Margarita from the Colombian church, and Mrs. Joyce from my church

Saturday and Sunday were very hard health-wise. It seemed that all my worst fears about my health were coming true. I was so physically and emotionally exhausted from the stress and little sleep of Thursday and Friday that I was barely functioning. I wrote in my journal,

I have never been so tired in my entire life… I’ve constantly been in this semi-awake state where I’m zoned out and voices swirl around me and I don’t know what they’re saying or what language. I can’t focus on anything. Mrs. Misty asked me to go in a store and get apples (apparently)–I went in and told the lady my dad wanted scissors… Last night I kept waking up because I was nauseous, and there was a thunderstorm… I’m dizzy just lying here writing this… God, give me strength.

Late in the day on Sunday, I started feeling better. We drove to another town and got settled in a hotel there, and I went for ice cream (twice) and played Uno with several team members. (No, I do not cheat by looking in the mirror at people’s cards.) On Monday and Tuesday, we did ministry in the afternoons instead of in the mornings, and I was able to sleep much later. I woke up on Monday morning feeling physically better than I have in months, and I stayed that way for the rest of the week. Thank You God!!!

Our breakfast every day: arepa, queso fresco, scrambled eggs, bread, and guava juice

This town is the one that I went to last year, and it was so wonderful to see familiar faces–the waitresses at our favorite restaurant, and other members of our group of people. I’m really obsessed with this town–last year, Dad described it as looking like a movie set. There’s a cathedral in the middle of the square, cute little shops, a small park, and of course the breathtaking mountains.



On Monday afternoon, we headed out to a finca (farm) to work with more people from the group. They are such a beautiful people, and the children are so polite, grateful, and well-behaved. Something that really made an impression on me this year is how kids are really the same everywhere. Yes, these kids look different than American kids, live on the side of a mountain, speak Spanish and their native language, and don’t have all of the “stuff” that most American kids think they can’t do without. But when a little Colombian girl colors a picture and comes up to show it to me, the look on her face–pride in her creation, expectancy of my affirmation–is the exact same look that my six-year-old has when she gets off the bus and comes running down the sidewalk to show me something she made at school.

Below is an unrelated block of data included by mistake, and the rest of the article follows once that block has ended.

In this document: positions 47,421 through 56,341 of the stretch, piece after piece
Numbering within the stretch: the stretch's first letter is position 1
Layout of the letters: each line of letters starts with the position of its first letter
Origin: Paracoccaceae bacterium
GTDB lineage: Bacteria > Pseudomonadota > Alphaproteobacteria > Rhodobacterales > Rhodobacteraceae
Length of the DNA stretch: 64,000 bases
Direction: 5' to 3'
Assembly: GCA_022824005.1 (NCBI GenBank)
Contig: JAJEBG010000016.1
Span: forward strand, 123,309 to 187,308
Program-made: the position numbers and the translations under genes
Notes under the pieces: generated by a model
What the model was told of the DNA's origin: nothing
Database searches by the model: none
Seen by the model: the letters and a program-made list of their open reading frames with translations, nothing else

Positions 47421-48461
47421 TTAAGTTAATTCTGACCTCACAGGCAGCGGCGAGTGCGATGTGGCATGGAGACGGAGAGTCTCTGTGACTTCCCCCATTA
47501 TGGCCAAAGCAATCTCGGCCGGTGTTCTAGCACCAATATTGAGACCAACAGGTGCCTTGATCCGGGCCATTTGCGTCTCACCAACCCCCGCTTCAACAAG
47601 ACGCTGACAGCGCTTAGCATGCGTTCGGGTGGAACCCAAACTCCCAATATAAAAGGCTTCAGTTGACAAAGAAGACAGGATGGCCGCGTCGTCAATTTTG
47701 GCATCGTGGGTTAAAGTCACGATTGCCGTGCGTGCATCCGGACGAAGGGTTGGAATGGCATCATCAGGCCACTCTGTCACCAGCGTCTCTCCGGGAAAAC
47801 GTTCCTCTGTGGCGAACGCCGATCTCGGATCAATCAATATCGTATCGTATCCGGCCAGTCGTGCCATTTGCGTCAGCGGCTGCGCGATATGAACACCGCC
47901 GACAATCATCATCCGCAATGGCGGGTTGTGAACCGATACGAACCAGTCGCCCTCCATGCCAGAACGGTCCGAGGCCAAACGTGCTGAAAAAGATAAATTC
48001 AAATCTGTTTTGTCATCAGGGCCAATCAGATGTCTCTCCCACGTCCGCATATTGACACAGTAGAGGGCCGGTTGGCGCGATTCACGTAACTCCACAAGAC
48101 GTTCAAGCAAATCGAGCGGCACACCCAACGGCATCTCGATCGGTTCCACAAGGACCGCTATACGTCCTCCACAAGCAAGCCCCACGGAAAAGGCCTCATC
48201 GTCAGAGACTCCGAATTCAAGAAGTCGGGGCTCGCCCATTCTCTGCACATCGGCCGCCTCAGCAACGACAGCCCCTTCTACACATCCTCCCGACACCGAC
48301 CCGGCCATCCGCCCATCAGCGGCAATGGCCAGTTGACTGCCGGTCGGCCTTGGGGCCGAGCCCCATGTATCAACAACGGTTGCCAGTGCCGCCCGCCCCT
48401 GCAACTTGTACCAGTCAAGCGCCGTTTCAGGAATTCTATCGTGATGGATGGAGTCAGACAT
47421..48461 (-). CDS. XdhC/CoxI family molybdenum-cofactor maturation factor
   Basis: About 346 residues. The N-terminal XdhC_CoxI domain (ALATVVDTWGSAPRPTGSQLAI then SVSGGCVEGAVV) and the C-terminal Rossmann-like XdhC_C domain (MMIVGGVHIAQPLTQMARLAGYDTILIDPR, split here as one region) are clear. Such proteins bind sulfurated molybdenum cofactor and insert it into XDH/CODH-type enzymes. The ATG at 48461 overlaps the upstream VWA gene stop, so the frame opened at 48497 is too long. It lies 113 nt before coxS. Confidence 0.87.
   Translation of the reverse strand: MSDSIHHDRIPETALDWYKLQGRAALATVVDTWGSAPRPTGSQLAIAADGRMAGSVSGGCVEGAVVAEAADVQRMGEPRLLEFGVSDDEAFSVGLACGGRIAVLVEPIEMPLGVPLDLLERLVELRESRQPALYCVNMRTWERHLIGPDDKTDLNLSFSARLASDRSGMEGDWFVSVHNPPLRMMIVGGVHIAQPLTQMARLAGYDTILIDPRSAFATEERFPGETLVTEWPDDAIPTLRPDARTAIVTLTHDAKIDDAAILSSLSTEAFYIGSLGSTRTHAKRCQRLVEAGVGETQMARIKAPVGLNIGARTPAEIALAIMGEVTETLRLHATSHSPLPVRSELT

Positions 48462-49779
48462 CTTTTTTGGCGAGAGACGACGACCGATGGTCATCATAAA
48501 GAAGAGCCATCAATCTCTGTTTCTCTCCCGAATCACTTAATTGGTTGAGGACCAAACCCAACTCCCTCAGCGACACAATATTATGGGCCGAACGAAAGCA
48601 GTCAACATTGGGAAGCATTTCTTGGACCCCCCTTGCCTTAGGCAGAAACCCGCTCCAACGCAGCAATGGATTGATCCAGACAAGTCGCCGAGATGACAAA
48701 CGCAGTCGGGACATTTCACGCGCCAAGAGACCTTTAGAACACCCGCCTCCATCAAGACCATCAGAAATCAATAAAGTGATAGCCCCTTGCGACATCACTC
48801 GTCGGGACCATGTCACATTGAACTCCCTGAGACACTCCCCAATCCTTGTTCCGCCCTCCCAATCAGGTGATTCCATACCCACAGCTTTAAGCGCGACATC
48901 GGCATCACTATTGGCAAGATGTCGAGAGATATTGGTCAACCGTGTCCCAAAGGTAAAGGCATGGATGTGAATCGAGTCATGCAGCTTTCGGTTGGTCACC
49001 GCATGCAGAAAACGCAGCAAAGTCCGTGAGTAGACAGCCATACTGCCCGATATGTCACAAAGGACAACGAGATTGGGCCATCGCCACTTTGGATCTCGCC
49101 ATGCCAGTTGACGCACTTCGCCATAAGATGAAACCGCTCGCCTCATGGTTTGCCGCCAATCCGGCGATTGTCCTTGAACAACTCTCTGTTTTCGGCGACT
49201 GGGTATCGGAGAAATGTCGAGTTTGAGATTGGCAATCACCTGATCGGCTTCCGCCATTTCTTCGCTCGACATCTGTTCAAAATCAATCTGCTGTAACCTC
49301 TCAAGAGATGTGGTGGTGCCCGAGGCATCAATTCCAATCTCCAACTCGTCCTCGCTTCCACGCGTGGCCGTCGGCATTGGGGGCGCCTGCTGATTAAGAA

Tiarra, Piper and I making a prop for the Bible story video

Dad and Mr. Paul, who are both video producers, filmed a Bible story video with the kids on Monday. We did some of the VBS activities, including the skit of Jesus healing the paralytic, and then just played soccer and hung out with the kids. Around 6:30, we headed back to town and had dinner and ice cream.

Judah was brave enough to be the paralytic(:



Tuesday morning followed pretty much the same schedule as Monday–a late breakfast, some down time that we used to check out a few panaderias (bakeries) in town and play Uno at the hotel, and then heading out to the finca around lunchtime. Our mode of transportation all week was Jeeps. If you like amusement park rides and have an iron stomach, you would love these Jeeps. You stand in the back as the driver flies around bumpy curves in the Andes mountains, just on the edge of the cliff, with the wind in your face and the scenery going by at what sometimes seems like alarmingly rapid speeds.

(Rosdaly’s picture)

We did a few games with the kids at the finca and then moved on to crafts that reinforced the Bible story of Jesus and the paralytic. I was kneeling on the porch reviewing the Bible story in Spanish with one of the little boys, when another little boy–who had arrived late–came up and gave me the sweetest smile and a big hug. Later in the afternoon, we again had some down time where we colored with chalk and just hung out with the kids.